Ford invests $500m in EV start-up Rivian
Image credit: Rivian
The Ford Motor Company has invested $500m (£390m) in a strategic partnership with electric vehicle start-up Rivian.
The two companies have agreed to work together to develop an all-new, next-generation battery electric vehicle for Ford’s expanding EV portfolio using Rivian’s flexible ‘skateboard’ chassis platform. The platform houses a large battery pack, suspension, axles, cooling system and four electric motors.
Rivian stands to benefit from Ford’s mature skillset and all-round expertise in automotive manufacture, as well as in successfully establishing a new car marque.
The partnership is in addition to Ford’s existing EV plans. As part of its previously announced $11bn (£8.6bn) EV investment, the Detroit-based automotive giant has already confirmed two fully electric vehicles: a Mustang-inspired crossover, due in 2020, and a zero-emissions version of its best-selling F-150 pickup truck.
“This strategic partnership marks another key milestone in our drive to accelerate the transition to sustainable mobility,” said R.J. Scaringe, Rivian founder and CEO. “Ford has a long-standing commitment to sustainability, with Bill Ford being one of the industry’s earliest advocates, and we are excited to use our technology to get more electric vehicles on the road.”
“We are excited to invest in and partner with Rivian,” said Bill Ford, Ford’s executive chairman. “I have gotten to know and respect RJ and we share a common goal to create a sustainable future for our industry through innovation.”
Jim Hackett, Ford president and CEO, added: “As we continue in our transformation of Ford with new forms of intelligent vehicles and propulsion, this partnership with Rivian brings a fresh approach to both. At the same time, we believe Rivian can benefit from Ford’s industrial expertise and resources.”
Rivian’s website carries the message “Keep the world adventurous forever”, in line with the company's focus on producing solely electric vehicles. It has thus far developed and demonstrated two concept models ready for production: a five-passenger pickup truck, the R1T, and a seven-passenger SUV, the R1S. Both are claimed to deliver approximately 400-plus miles of range, with an unmatched combination of performance, off-road capability and utility. Delivery to customers is slated to begin in late 2020.
Similar to other EV startups, such as Byton, Rivian has development centres in several key technology locations - Plymouth, Michigan; San Jose and Irvine, both in California; and Surrey, England - as well as a 2.6-million-square-foot manufacturing plant in Normal, Illinois.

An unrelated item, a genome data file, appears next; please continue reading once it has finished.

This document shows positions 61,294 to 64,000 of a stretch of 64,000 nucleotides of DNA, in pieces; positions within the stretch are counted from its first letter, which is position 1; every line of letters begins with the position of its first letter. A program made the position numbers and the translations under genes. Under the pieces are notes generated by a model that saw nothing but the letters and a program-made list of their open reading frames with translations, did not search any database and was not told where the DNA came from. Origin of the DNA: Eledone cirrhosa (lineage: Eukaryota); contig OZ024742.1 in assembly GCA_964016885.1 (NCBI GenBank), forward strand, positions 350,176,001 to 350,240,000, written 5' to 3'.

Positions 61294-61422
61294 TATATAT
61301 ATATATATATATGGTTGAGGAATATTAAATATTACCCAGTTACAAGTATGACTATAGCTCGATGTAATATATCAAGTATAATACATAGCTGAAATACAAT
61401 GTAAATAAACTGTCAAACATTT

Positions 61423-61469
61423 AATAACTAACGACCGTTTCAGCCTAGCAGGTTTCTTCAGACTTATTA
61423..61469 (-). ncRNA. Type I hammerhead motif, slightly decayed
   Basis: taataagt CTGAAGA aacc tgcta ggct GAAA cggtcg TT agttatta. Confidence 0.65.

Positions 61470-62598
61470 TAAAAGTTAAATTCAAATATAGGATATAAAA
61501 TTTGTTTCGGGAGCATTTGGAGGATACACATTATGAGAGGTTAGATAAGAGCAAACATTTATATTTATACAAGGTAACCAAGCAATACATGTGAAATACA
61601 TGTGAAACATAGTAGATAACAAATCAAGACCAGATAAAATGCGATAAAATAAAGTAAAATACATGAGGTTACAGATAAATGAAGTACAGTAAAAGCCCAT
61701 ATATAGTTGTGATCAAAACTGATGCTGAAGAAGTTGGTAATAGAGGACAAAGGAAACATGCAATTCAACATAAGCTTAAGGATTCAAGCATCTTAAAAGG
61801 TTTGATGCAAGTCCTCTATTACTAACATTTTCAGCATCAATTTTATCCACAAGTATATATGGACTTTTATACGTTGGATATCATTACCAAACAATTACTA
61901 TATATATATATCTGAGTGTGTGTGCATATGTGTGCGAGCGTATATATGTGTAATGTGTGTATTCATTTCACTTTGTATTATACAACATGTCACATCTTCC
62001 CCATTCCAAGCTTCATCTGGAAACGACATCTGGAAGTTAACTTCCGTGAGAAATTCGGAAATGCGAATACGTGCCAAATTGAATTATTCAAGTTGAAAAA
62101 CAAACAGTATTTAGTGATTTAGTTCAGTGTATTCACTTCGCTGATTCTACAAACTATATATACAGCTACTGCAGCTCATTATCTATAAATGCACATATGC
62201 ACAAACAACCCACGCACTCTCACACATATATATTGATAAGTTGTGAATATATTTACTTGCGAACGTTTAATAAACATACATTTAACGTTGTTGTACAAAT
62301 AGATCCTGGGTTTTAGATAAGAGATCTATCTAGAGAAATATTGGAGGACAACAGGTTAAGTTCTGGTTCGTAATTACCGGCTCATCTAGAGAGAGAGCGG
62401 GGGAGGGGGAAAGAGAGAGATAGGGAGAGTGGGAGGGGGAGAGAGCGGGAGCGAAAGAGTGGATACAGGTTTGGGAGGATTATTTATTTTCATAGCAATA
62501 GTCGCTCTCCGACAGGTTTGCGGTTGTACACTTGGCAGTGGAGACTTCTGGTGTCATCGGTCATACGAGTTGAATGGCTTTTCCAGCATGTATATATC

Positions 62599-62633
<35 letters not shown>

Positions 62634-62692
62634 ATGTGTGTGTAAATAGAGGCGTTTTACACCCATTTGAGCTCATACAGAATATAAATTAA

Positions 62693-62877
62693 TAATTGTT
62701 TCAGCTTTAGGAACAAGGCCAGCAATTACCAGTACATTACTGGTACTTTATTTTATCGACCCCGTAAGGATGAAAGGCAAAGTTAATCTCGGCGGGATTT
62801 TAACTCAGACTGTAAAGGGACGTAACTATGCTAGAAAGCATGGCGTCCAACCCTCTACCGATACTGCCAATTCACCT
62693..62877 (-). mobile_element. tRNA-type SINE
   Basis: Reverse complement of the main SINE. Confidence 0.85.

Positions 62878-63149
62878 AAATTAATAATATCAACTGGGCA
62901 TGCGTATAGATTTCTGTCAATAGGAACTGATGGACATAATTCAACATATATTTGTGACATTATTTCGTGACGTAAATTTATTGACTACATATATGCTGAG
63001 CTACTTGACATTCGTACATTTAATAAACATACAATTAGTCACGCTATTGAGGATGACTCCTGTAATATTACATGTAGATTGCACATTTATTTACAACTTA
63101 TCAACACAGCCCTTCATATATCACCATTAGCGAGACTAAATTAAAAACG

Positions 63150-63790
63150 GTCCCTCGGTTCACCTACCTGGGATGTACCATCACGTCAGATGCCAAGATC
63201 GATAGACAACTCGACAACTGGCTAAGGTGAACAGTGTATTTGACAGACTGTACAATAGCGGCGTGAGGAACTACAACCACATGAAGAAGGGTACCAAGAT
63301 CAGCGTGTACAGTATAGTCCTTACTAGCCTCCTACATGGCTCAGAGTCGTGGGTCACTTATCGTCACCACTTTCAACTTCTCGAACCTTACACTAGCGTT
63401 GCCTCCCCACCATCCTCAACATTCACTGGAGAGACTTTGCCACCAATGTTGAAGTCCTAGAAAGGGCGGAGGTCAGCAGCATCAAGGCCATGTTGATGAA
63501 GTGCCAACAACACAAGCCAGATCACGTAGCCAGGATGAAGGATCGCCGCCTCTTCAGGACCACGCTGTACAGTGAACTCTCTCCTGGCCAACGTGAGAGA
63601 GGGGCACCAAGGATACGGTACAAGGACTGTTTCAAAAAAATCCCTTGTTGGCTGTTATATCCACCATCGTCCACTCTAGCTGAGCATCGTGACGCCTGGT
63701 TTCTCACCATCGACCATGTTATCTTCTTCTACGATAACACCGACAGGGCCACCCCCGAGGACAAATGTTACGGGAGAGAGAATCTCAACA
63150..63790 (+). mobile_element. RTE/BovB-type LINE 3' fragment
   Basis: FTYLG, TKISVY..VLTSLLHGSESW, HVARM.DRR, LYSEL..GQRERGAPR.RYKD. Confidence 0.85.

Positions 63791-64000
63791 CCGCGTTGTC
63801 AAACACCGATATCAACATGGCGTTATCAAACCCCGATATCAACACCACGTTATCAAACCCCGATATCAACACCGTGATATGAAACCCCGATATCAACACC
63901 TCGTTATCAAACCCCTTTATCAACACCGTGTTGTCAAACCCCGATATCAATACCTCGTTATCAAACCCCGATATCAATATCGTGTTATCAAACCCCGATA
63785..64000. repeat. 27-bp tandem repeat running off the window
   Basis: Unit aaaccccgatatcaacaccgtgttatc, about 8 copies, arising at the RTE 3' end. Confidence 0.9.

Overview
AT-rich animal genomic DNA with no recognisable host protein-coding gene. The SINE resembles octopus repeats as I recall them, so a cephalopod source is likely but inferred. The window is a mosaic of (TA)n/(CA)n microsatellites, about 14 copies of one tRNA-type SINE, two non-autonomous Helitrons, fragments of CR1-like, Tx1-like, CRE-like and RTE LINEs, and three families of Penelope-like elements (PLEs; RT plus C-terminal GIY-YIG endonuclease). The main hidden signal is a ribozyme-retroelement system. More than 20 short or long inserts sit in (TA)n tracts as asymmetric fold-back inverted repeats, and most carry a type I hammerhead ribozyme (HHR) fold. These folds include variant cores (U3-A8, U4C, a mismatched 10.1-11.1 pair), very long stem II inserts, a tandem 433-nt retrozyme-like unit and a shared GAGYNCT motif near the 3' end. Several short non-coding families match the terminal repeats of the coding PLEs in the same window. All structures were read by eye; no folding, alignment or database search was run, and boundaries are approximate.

Ford’s partnership in Rivian is not the latter company’s first major cash injection this year: the start-up also received $700m (£540m) from an investment round led by Amazon earlier in 2019. It previously raised $500m (£390m) from Sumitomo, a Japanese conglomerate, and Abdul Latif Jameel, a Saudi industrial group. The money will help Rivian establish its US manufacturing facility, which is expected to have a manufacturing capacity of 250,000 vehicles per year. Following the 2020 launch of its debut vehicles, Rivian wants to sell 20,000 cars in 2021, doubling to 40,000 in 2022.
After Ford’s investment has received the customary regulatory approval, Rivian will remain an independent company. Joe Hinrichs, Ford’s president of automotive, will join Rivian’s seven-member executive board. In February, Reuters reported that General Motors was in discussions with Rivian. It now looks like Ford has beaten its big rival to this electric punch.
Ford already has another significant EV partnership deal in place with Volkswagen, which will see Ford using the German carmaker’s MEB platform, which is short for ‘Modularer E-Antriebs-Baukasten’ (German for ‘modular electric-drive construction kit’).
Ford’s not-insignificant investment of half a billion dollars in further electric vehicle technology could be a disturbing development for Tesla. While Tesla has had first-mover advantage in the pure EV space over recent years - and remains the number one electric vehicle retailer in the US, selling around 250,000 cars in 2018 - the more traditional (and much longer-established) auto manufacturers are rapidly catching up.
Elon Musk, Tesla CEO, announced this week that a capital raise could be imminent, as the electric vehicle maker lost $700 million in the first quarter of 2019. Musk predicted a return to profit in the third quarter. Tesla has had its problems with production and has raised its prices, but Musk remains bullish about Tesla’s future, routinely making ebullient, extravagant claims.
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